Henry Kelly was born on 17 July 1887, at 12 Lewis Street in Moston, Manchester. By the age of 13 years, Henry was employed as a Post Office Messenger at the Newton Street Sorting Office becoming a Sorting Clerk and telephonist by the time he was 23 years old. He also trained with the Manchester Royal Engineers Territorial Regiment. On 5 September 1914 he enlisted for the army as a private before being promoted to Sergeant Major with the Manchester Regiment. When he won his Victoria Cross Henry Kelly was a Second Lieutenant with the West Riding Regiment.  He won his Victoria Cross for showing great bravery in carrying his wounded Sergeant Major 70 yards back to the trench while under heavy fire at Le Sars, France on October 4 1916. Below is the citation for his award from the London Gazette 24 November 1916:

‘Temporary Second Lieutenant Henry Kelly, West Riding Regiment.

For most conspicuous bravery in attack. He twice rallied his Company under the heaviest fire, and finally led the only three available men into the enemy trench, and there remained bombing until two of them had become casualties and enemy reinforcements had arrived. He then carried his Company Sergeant Major, who had been wounded, back to our trenches, a distance of 70 yards, and subsequently three other soldiers. He set a fine example of gallantry and endurance.’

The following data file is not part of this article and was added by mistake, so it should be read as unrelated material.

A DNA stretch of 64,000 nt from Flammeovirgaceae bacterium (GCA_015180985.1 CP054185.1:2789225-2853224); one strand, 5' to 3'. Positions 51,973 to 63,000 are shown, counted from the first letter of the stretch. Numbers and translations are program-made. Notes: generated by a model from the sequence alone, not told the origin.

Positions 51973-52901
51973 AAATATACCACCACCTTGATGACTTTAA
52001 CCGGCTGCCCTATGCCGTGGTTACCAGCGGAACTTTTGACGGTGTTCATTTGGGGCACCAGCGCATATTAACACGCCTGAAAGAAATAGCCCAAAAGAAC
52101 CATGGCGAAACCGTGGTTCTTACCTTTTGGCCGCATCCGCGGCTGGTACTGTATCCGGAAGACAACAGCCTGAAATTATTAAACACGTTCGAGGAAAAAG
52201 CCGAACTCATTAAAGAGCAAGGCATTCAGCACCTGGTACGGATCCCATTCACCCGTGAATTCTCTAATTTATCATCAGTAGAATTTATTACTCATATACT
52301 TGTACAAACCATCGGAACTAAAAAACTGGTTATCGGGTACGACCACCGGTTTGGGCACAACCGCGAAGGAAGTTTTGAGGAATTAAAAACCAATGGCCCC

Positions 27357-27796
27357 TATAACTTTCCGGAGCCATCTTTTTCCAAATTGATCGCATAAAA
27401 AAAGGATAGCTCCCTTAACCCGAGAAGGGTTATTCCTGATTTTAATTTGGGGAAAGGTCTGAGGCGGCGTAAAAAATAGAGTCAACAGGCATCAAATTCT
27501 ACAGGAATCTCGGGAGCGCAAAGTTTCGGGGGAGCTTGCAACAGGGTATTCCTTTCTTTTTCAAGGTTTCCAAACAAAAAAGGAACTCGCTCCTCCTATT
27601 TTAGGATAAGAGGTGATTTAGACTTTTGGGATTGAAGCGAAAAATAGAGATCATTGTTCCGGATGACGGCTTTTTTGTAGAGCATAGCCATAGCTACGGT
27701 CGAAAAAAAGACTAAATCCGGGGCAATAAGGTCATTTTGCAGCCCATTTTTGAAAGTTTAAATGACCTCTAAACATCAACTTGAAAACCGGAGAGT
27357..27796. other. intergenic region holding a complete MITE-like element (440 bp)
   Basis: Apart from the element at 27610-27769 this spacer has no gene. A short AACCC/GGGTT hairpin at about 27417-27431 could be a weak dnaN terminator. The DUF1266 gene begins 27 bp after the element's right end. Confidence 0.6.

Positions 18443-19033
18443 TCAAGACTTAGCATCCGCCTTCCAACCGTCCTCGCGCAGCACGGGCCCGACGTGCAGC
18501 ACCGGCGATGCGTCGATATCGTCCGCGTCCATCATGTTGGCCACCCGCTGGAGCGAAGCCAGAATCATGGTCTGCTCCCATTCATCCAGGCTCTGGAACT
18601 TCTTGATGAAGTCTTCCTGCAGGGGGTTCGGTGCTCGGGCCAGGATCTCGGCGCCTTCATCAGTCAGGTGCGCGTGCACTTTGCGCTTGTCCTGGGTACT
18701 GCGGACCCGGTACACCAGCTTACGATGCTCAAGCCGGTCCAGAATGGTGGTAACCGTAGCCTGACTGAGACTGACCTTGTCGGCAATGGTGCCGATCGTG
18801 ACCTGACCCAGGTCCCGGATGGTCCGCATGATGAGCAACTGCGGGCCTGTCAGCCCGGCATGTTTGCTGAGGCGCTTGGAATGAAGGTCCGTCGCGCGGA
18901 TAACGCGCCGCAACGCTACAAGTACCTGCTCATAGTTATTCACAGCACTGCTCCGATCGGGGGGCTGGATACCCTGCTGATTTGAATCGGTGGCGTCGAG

During the course of the First World War he also won the Military Cross for his actions as a Captain for the 12th Manchesters in Italy in 1918 when he lead his men in an attack on the enemy trenches and successfully captured 31 prisoners and 2 machine guns.

Henry served in the Irish National Army during the Civil War 1922-1923 and in 1936 as a Foreign Volunteer in the Spanish Civil War fighting against the fascists. In 1939 he rejoined the British Army as a Lieutenant in the Cheshire Regiment throughout the Second World War. Following the war he resigned his position and returned to work for the post office. He died in Prestwich, Manchester on the 18 January, 1960 and is buried in Southern Cemetery alongside his wife and her sister.

Picture courtesy of Victoria Cross Online- http://www.victoriacrossonline.co.uk/communities/9/004/012/782/259//images/4615987402_168x285.png



The London Gazette, 24 November 1916.